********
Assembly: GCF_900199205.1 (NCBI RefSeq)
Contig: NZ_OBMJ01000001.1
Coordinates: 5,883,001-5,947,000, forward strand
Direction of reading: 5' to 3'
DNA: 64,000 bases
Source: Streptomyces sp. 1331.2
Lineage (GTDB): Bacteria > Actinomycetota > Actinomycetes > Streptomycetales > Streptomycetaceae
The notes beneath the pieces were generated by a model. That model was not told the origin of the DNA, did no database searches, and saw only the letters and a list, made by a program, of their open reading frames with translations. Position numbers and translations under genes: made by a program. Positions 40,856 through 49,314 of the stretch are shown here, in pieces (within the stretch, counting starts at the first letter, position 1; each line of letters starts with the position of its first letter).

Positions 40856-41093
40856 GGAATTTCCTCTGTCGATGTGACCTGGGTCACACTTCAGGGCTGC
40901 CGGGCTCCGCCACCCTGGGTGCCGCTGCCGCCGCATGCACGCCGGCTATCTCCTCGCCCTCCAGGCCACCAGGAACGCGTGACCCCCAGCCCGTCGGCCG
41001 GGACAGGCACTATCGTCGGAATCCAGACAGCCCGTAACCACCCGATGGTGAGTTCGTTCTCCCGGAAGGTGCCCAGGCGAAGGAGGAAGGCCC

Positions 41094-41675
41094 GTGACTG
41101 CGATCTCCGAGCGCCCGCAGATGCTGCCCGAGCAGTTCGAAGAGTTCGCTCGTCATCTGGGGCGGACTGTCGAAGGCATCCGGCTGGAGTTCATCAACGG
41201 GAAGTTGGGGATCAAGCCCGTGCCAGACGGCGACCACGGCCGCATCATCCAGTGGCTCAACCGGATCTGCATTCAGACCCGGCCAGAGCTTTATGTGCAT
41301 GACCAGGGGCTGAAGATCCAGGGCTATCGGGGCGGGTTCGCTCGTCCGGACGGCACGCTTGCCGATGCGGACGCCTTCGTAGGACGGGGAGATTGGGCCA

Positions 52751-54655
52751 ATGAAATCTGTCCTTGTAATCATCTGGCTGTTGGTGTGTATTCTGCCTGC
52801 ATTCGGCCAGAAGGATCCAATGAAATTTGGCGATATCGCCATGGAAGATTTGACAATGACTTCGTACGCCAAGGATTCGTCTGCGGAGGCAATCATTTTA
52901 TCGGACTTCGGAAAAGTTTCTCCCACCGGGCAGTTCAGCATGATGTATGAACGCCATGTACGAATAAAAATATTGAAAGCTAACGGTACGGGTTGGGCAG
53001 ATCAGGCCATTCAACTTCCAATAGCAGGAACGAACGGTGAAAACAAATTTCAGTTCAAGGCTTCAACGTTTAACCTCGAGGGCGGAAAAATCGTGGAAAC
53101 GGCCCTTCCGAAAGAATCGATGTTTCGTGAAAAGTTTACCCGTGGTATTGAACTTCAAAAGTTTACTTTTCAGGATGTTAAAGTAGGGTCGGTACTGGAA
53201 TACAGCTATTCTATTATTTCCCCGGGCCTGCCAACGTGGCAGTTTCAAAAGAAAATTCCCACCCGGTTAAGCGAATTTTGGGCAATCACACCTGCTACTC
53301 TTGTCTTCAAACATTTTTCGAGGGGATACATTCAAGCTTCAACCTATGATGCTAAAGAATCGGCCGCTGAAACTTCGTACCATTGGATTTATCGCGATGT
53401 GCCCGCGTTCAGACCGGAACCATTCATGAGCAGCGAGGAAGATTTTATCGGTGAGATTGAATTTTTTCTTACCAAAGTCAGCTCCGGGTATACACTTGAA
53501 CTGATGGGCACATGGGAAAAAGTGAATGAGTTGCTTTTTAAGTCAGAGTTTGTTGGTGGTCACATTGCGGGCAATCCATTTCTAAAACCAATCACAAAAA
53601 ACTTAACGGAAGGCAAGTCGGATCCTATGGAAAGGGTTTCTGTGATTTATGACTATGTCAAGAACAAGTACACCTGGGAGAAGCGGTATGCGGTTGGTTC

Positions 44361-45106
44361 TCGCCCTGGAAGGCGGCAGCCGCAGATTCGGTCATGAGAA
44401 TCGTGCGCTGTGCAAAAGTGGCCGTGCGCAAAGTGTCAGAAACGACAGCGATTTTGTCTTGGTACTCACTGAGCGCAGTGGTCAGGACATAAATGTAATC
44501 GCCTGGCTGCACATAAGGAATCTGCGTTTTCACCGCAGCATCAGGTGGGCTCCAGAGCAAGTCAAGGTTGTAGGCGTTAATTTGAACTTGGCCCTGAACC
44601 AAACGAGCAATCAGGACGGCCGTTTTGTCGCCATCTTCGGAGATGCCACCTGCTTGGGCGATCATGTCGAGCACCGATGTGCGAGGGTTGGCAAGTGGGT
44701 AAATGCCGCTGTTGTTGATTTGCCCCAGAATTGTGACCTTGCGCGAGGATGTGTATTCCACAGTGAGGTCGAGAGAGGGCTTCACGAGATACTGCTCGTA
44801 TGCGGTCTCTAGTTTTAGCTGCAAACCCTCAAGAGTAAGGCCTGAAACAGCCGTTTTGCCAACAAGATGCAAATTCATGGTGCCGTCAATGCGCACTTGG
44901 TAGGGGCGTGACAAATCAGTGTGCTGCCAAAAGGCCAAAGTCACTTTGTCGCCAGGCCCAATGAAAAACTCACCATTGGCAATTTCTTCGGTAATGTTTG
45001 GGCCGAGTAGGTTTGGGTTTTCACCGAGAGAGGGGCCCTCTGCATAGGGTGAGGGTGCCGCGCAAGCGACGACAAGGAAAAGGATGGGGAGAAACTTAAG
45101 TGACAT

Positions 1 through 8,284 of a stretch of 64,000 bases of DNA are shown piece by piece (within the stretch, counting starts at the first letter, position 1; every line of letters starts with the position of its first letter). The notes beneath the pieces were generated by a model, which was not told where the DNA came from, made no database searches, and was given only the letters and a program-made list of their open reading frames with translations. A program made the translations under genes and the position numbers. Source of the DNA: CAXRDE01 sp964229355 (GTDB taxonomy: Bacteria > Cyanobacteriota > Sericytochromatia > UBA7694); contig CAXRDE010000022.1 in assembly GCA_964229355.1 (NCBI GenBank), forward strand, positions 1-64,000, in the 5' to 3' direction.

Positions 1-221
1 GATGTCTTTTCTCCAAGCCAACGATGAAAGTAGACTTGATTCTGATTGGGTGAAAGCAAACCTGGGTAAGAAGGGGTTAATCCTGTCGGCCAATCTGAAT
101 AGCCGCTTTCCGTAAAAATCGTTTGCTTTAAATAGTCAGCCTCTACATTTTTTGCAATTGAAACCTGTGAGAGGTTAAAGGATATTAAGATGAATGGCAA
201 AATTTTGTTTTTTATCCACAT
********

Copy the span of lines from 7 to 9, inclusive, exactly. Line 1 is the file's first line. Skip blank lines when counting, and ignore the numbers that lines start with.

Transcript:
Lineage (GTDB): Bacteria > Actinomycetota > Actinomycetes > Streptomycetales > Streptomycetaceae
The notes beneath the pieces were generated by a model. That model was not told the origin of the DNA, did no database searches, and saw only the letters and a list, made by a program, of their open reading frames with translations. Position numbers and translations under genes: made by a program. Positions 40,856 through 49,314 of the stretch are shown here, in pieces (within the stretch, counting starts at the first letter, position 1; each line of letters starts with the position of its first letter).

Positions 40856-41093